TN 3 (07-09)

RS 02101.054 Payment of Business Expenses


IRS Revenue Ruling 55-144

A. Employee status

A worker is generally an employee if the employer pays the worker's business or travel expenses. Controlling the expenses indicates the right to regulate and direct the worker's business activities.

B. Independent contractor status

A worker who is paid on a job basis and who has to take care of all incidental expenses is generally an independent contractor. The worker does not need to account for expenses and is free to establish the methods and means of work. Independent contractors may typically incur any of the following business expenses:

  • advertising;

  • depreciation;

  • insurance;

  • inventory or cost of goods sold;

  • leasing of equipment;

  • licensing, certification, or professional dues;

  • payments to business managers and agents;

  • postage and delivery;

  • rent and utilities;

  • repairs and maintenance;

  • supplies;

  • tools and equipment;

  • training;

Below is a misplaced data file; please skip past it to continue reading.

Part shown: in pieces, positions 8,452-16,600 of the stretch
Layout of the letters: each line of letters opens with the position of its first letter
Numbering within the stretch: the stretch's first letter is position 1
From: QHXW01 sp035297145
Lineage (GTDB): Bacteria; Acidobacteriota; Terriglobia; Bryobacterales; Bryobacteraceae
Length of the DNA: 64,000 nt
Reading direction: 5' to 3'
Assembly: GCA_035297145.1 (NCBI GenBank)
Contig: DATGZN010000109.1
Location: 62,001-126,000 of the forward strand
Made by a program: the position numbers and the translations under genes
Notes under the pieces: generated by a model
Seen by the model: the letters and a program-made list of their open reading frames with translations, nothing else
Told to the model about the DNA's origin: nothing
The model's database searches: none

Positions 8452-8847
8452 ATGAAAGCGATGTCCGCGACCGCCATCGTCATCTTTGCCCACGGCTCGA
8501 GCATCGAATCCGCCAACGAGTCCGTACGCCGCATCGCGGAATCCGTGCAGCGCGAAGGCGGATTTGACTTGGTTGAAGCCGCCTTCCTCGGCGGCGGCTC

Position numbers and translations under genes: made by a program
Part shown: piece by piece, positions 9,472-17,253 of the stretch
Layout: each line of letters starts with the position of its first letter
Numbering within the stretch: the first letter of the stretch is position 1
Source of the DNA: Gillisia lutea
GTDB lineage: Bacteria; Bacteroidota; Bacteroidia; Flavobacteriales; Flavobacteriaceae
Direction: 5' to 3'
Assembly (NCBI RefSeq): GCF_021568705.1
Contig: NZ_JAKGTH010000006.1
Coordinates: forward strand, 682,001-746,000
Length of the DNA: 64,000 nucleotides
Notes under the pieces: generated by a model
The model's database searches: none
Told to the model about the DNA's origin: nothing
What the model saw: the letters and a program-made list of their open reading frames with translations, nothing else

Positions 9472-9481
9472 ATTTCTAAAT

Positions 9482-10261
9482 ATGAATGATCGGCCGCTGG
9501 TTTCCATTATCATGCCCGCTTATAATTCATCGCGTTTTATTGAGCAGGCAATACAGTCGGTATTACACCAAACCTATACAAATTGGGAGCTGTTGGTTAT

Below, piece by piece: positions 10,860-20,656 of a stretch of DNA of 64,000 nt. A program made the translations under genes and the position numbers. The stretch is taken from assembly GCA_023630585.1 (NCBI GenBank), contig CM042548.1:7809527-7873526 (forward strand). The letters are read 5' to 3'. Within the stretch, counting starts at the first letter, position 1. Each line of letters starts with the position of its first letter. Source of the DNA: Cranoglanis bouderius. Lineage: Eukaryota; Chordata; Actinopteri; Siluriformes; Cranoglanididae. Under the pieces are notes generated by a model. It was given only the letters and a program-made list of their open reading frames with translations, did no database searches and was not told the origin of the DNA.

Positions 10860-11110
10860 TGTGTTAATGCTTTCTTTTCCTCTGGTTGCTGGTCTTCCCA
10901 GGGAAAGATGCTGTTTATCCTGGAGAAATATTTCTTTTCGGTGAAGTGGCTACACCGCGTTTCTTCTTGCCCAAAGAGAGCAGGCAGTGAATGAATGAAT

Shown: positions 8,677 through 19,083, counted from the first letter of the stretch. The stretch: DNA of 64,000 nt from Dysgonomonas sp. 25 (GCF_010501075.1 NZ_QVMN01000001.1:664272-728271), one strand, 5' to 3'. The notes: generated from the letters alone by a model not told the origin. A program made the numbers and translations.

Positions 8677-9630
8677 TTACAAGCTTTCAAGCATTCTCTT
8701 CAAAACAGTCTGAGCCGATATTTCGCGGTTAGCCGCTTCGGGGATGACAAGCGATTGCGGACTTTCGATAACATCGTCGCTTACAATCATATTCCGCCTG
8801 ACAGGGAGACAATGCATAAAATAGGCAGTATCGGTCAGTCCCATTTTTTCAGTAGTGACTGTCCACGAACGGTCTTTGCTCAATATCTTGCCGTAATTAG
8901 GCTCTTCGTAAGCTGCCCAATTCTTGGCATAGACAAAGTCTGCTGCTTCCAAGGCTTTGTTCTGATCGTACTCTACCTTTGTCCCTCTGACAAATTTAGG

• travel; or

  • wages or salaries of assistants.

    NOTE: Independent contractors are normally responsible for many of the elements of this list. Responsibility for only a few elements may not be indicative of independent contractor status. For example, an attorney at SSA, who is clearly an employee, is independently responsible for maintaining licenses, certificates, or professional dues. Likewise, attorneys, depending on their individual Bar requirements, may be independently responsible for certain training. Further, as noted in (RS 02101.056), small tools are often the responsibility of employees.

C. Reference

Social Security Handbook, Chapter 816 : Does your employer pay your business and traveling expenses?

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RS 02101.054 - Payment of Business Expenses - 07/28/2009
Batch run: 07/03/2014